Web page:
Mirza Basheer-ud-Din Mahmood Ahmad

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Mirza Basheer-ud-Din
Hadhrat Mirza Basheer-ud-Din Mahmood Ahmad The Promised Son)
Mirza Mahmood Ahmad1924.jpg
Reign 14 March 1914 – 7 November 1965
Predecessor Hakeem Noor-ud-Din
Successor Mirza Nasir Ahmad
Spouses
  • Mahmooda Begum (m. 1903)
  • Amatul Hayye (m. 1914)
  • Sarah Begum
  • Aziza Begum
  • Maryam Begum
  • Mariam Siddiqa
  • Bushra Begum
Issue 24 children
Full name
Mirza Basheer-ud-Din Mahmood Ahmad[1]
Father Mirza Ghulam Ahmad Qadiani
Mother Nusrat Jahan Begum
Born (1889-01-12)12 January 1889
British India
Died 7 November 1965(1965-11-07) (aged 76)
Rabwah, Pakistan
Burial Bahishti Maqbara
Rabwah, Pakistan
Signature

Mirza Basheer-ud-Din Mahmood Ahmad (Urdu: مرزا بشیر الدین محمود احمد) (12 January 1889 – 7 November 1965), was Khalifatul Masih II, head of the Ahmadiyya Muslim Community and the eldest son to survive to adulthood of Mirza Ghulam Ahmad from his second wife, Nusrat Jahan Begum. He was elected as the second successor of Mirza Ghulam Ahmad on 14 March 1914 at the age of 25, the day after the death of his predecessor Hakeem Noor-ud-Din.[2]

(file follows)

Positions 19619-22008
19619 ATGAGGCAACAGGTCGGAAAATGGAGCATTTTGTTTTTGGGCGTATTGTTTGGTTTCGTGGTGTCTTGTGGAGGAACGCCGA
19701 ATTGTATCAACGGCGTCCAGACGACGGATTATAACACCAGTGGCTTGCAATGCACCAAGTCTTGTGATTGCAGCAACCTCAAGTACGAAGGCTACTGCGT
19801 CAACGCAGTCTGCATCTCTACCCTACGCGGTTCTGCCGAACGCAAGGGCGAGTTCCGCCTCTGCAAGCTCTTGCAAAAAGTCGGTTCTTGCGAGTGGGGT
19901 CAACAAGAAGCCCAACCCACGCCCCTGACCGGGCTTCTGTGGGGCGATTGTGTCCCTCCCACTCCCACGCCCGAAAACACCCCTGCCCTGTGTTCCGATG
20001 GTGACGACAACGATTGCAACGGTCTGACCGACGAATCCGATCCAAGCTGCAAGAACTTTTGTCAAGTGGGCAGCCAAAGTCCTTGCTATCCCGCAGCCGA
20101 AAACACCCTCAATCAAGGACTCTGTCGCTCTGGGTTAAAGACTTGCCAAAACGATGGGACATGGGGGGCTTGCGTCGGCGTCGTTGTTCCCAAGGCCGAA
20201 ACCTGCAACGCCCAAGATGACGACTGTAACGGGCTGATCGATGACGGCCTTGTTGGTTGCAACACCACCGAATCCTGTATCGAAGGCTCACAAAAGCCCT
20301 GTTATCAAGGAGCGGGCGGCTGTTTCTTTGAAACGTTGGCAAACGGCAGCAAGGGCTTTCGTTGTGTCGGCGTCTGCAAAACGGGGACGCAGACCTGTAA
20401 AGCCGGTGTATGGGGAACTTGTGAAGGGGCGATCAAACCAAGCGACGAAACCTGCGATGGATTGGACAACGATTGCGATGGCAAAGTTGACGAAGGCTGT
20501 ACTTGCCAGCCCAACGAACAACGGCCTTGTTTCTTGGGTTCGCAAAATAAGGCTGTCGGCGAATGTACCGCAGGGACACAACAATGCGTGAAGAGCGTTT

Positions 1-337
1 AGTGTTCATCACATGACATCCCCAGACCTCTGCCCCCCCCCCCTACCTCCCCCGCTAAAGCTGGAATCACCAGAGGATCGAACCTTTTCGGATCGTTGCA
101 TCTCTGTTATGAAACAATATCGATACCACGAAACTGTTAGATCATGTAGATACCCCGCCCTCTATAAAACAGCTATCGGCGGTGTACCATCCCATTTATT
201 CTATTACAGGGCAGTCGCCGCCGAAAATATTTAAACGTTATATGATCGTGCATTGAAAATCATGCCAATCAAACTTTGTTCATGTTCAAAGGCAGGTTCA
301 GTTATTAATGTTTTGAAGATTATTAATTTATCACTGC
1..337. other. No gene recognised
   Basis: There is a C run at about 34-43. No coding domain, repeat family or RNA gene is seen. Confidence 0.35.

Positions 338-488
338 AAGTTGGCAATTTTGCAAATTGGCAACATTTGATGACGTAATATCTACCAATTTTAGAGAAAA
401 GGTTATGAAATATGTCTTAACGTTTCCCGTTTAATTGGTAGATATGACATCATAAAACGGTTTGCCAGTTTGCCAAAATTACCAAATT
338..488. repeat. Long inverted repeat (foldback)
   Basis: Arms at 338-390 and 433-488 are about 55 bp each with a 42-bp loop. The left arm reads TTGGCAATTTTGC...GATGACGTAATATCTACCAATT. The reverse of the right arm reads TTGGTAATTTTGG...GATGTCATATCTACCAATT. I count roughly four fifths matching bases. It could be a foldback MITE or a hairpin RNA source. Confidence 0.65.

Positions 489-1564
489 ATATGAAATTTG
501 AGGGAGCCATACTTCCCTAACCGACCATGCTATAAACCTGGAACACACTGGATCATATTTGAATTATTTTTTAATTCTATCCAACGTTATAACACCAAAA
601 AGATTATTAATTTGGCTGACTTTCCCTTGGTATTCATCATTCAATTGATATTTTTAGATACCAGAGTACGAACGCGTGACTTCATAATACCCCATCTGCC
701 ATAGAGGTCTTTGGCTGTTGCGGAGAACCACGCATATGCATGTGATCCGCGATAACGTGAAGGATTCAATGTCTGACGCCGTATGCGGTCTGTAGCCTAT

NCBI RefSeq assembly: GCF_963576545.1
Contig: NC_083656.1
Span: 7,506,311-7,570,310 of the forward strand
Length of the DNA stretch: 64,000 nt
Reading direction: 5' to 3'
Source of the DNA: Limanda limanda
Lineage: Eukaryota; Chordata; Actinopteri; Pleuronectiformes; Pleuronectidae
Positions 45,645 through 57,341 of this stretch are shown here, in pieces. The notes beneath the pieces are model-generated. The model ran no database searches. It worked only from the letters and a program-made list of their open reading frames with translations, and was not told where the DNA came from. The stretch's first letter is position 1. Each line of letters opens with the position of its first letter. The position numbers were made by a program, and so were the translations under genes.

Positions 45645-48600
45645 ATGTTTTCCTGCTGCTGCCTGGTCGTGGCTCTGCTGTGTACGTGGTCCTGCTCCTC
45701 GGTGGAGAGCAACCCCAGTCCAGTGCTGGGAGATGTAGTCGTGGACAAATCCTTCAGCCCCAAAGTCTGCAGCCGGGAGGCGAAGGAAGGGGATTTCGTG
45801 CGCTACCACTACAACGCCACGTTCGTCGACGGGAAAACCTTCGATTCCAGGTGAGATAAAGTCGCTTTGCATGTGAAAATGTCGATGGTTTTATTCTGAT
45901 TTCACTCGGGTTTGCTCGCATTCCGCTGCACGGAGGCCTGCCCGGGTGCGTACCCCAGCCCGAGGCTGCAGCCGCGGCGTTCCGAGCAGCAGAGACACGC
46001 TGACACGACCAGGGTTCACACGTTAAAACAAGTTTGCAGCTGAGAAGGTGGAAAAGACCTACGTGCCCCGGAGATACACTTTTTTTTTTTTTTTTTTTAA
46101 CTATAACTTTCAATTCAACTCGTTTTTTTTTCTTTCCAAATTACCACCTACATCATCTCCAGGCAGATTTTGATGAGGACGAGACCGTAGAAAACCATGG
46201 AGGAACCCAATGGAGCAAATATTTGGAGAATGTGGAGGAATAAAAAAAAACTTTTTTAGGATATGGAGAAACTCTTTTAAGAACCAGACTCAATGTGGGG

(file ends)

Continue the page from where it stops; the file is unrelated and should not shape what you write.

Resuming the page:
He is known for establishing the organizational structure of the community, improvement of its administration, a ten volume commentary of the Qur'an and directing extensive missionary activity outside the subcontinent of India (and later Pakistan). He was a renowned orator and was also an active political figure especially in pre-independence India. Mahmood Ahmad is regarded by the Ahmadiyya Muslim Community as the Musleh Maood (Promised Reformer) and the 'Promised Son' that Mirza Ghulam Ahmad foretold God would bestow upon him.[3]

Birth and Early Life[edit]

Mirza Basheer-ud-Din Mahmood Ahmad was born to Mirza Ghulam Ahmad and Nusrat Jahan Begum on 12 January 1889 in Qadian, India, the same year in which Ghulam Ahmad founded the Ahmadiyya Movement. Accounts of his early childhood describe him to be mischievous, playful and carefree.[4] However, due to excessive illness Mahmood Ahmad was unable to attend to secondary education. During his youth, he remained an active member in the service of his father's Movement by founding a journal entitled Tash-heezul Azhaan and accompanied him on many of his journeys.[5]

In 1907, he claimed to have been taught the commentary of Surah Al-Fatiha, the opening chapter of the Qur'an by an angel, by way of a vision. According to Mahmood Ahmad, this vision signified that God had placed the knowledge of the Qur'an in his mind in the form of a seed. From that point forward, he is said to have been granted special knowledge of the commentary of the Qur'an.[6]